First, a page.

Welcome to your Weekly Mixtape October 27, 2012.
Kendrick Lamar, “Backseat Freestyle”
Joining a chorus composed of just about every other human being with ears, I took to the Internets earlier this week to load some praise onto Kendrick Lamar’s sophomore album, good kid, m.A.A.d. city.
One of that album’s salient qualities that escaped mention in my earlier ramblings was how consistently it scores by avoiding the easy, cheap and convenient. “Backseat Freestyle” offers the LP’s closest approximation of a chest-thumping boast, but even on this track Lamar tempers his wish fulfillment with humor, sly observation and a faint melancholy, creeping in around the edges.
Snoop Dogg and DeStorm, “Pocket Like It’s Hot”
Forget everything I said about his talent as a rapper; the most impressive thing about Snoop Dogg is the embarrassment-defying Teflon that he seems to have slathered across his body like a second skin. The man’s endorsement deals long ago crossed over from cloying to endearing, which is the only reason I can see why turning “Pop It Like It’s Hot” into a Hot Pockets commercial can be carried out without ripping a hole in the fabric of reality exactly the size and shape of good taste.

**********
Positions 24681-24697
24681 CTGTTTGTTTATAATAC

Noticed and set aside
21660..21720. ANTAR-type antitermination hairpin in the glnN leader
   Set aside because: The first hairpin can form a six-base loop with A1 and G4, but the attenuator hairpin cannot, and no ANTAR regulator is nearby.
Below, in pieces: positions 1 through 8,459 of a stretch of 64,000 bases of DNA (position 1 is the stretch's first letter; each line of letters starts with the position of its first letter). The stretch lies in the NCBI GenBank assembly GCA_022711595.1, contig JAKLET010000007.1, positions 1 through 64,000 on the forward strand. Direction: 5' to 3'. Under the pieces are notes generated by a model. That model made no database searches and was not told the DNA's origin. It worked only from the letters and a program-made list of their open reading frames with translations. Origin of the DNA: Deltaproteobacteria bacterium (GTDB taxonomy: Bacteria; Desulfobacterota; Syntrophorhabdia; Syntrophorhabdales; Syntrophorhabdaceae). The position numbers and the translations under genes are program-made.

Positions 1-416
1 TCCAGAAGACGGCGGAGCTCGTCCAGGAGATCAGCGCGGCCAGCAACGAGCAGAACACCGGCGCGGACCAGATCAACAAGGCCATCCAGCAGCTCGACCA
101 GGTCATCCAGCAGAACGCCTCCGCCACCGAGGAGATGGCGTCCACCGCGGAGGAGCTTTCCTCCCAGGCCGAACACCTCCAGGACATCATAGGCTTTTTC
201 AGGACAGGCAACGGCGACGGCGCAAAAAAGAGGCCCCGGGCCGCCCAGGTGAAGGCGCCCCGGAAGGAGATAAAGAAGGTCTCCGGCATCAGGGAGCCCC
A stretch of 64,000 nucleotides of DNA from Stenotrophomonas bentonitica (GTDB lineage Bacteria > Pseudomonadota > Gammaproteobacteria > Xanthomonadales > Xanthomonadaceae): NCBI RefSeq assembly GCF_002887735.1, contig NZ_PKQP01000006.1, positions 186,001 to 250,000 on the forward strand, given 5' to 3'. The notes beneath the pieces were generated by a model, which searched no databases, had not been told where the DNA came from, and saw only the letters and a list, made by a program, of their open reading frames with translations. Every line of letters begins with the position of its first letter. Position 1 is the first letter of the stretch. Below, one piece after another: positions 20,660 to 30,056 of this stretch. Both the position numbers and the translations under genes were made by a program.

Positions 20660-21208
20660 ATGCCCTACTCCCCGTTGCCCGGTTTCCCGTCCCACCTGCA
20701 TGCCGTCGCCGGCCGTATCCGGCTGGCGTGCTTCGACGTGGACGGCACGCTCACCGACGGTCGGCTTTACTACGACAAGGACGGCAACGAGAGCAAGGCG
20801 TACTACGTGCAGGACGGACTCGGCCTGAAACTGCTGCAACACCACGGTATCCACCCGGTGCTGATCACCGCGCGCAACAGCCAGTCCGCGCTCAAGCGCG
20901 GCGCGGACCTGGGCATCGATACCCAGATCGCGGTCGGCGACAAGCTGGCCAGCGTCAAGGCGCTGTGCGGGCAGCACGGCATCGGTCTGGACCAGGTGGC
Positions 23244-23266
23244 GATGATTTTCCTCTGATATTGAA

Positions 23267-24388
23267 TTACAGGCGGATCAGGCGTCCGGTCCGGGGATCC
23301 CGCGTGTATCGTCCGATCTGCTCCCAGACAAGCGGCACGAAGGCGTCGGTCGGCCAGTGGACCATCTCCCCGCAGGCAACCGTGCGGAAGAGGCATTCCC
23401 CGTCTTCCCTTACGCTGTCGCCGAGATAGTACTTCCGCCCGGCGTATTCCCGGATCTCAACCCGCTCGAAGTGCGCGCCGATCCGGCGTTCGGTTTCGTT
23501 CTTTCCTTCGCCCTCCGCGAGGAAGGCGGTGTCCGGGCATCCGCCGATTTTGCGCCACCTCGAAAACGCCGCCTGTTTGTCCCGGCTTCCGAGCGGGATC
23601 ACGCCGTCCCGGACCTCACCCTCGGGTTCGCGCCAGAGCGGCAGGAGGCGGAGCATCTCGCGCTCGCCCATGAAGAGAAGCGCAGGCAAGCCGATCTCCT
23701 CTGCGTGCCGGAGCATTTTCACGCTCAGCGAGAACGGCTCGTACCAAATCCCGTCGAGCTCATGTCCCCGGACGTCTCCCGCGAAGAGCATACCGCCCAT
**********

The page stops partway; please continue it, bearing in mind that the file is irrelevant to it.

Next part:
Tuki Carter ft. Wiz Khalifa & Chevy Woods, “Hold Up Roll Up”
Chalk up another win for the Taylor Gang. The beat for Tuki Carter’s “Hold Up Roll Up” is so much fun that all Carter, Wiz Khalifa and Chevy Woods really have to do is make sure that their verses don’t slow the track’s bounding roll. Like much of the Khalifa-affiliated oeuvre, “Hold Up Roll Up” doesn’t exactly plumb the depths of the human experience, but as a direct shot of “good” aimed at your auditory pleasure centers, it ranks among the fall’s finest.
Sean Price, “Swine on Pineapple”
When you can own a track on your lonesome, without the help of 808s, autotune or even drums, that’s talent. When you can pull off a similar trick in less than two minutes and with apparent pleasure in the task, it’s something else entirely. There’s a name for that kind of swagger, and that name is “class.”
Travis Barker & Yelawolf, “Push ‘Em”
On their own, Travis Barker and Yelawolf rank among the ten most obnoxious human beings on the planet. When combined, they form a super-powered Megazord of obnoxious that I am nonetheless strangely compelled toward.
I wish they wouldn’t call it “Psycho White” because that really really sounds like the name of a skinhead gang.